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Wednesday, June 24

Invitation to Cranbrook's BioBlitz

We would love your help! 

The Cranbrook Education Community and the Organization for Bat Conservation are organizing a BioBlitz on Cranbrook grounds in Bloomfield Hills, Michigan on August 7-8, 2015. We are currently recruiting field biologists, naturalists and taxonomic experts to participate in the BioBlitz, and would love for you to join us! We would greatly appreciate your help during the BioBlitz event. The main goal is to provide opportunities for the public to interact with scientists and discover biodiversity right here in Southeast Michigan. We will have a mix of live animal programs, discovery stations, in the field explorations that give visitors a chance to see research methods in action, and special exhibits and presenters.

A Bioblitz is a unique combination of taxonomic inventory, public outreach, and science education. At its core, the Bioblitz is a species inventory in which teams of volunteers, each led by an expert scientist, find, identify, and map as many species as possible within a 24-hour period. While the inventory is not exhaustive, it can nevertheless yield valuable biogeographic information. With your expert help we have the opportunity to greatly extend scientific (and public) understanding of biodiversity on Cranbrook’s unique urban landscape. Recent BioBlitzes have revealed new species of insects and bacteria in the middle of city parks! New county records and other indices of species distribution are also common.

Cranbrook is one of the world’s leading centers of education, science, and art. Comprising a graduate Academy of Art, contemporary Art Museum, House and Gardens, Institute of Science, and Pre-K through 12 independent college preparatory Schools, Cranbrook welcomes thousands of visitors and students to its campus each year. In 1904, Detroit philanthropists George and Ellen Booth purchased a run-down 174-acre farm in Bloomfield Hills, named it Cranbrook after the English town the Booth family hailed from, and immediately began improving the property by laying in roads, grading hillsides, creating lakes, erecting farm buildings and initiating a massive planting campaign to cover the barren rolling terrain. Today, Cranbrook’s 319-acre campus features the work of world-renowned architects. Critics have called Cranbrook "the most enchanted and enchanting setting in America" and in 1989, it was designated a National Historic Landmark.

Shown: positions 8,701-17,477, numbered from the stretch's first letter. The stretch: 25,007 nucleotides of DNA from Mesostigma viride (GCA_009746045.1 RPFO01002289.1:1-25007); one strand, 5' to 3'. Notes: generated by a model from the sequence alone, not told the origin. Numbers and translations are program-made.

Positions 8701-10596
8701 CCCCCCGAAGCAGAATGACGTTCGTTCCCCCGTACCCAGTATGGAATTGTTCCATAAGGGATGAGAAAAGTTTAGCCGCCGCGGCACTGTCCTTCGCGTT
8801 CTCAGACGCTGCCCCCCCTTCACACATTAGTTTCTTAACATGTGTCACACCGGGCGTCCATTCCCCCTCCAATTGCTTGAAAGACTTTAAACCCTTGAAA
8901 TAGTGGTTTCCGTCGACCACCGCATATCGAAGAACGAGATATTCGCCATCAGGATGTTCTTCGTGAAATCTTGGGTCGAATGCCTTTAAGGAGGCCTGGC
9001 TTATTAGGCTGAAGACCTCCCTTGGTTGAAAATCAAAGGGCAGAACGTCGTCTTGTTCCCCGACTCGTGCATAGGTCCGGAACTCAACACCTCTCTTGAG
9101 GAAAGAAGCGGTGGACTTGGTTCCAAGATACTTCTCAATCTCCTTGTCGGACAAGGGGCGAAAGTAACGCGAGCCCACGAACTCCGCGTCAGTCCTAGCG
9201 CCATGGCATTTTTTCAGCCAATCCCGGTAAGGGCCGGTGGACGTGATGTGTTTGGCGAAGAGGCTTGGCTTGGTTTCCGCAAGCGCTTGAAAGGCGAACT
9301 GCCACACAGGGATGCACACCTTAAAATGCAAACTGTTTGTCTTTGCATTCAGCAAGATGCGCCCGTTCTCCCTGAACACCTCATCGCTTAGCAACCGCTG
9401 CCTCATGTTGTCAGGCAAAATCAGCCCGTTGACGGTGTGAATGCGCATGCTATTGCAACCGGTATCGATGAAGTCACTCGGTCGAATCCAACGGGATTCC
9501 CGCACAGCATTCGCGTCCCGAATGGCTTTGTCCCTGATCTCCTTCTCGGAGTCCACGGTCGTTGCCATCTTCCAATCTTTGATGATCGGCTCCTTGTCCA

We invite scientists to sample biota living in aerial, vegetation, surface, soil/sediment and aquatic habitats, creating a three-dimensional understanding of biodiversity across the suburban woodland landscape. The success of a BioBlitz depends greatly on the knowledge and enthusiasm of the participating scientists. We anticipate including members of the public in activities such as visual surveys of macro-biota, live-trapping small animals, identifying bats with ultrasonic sensors, mist-netting, light and pitfall-trapping arthropods, netting aquatic invertebrates, and the like. 

What would you suggest we do to survey your favorite/focal taxon? Will you join us and lead a small team to accomplish that? 

We also seek scientists and naturalists interested in gathering environmental and habitat information. Concurrent with the BioBlitz inventory, we will host a Biodiversity Festival, which will include public presentations about biodiversity, demonstrations of field technology, live animal programs, and exhibits ranging from global biodiversity to local nature photography. A BioBlitz is a wonderful opportunity for scientists to involve the public in hands- on field work while collaborating with other scientists and land management agencies and learning about possibilities for future research at Cranbrook.

We hope very much that you will join us for all or part of our BioBlitz. Your participation in this festive “species marathon” will help make it a valuable study of biodiversity patterns, and will contribute immeasurably to inspiring the next generation of biologists and stewards of local habitats.

Keeping in mind that most of the people attending the BioBlitz will be families, please let me know how you and your colleagues would like to be involved. We are still looking for help Friday Aug 7th to lead night explorations (moths, spotting, etc) and Saturday Aug 8th has openings to lead explorations focused on trees, amphibians, birds, etc. You are also welcome to set up an educational display and provide an activity. 

Looking forward to hearing back from you!

Rob Mies, Executive Director
Organization for Bat Conservation
@ Cranbrook Institute of Science
39221 Woodward Ave.: PO Box 801
Bloomfield Hills, MI 48303

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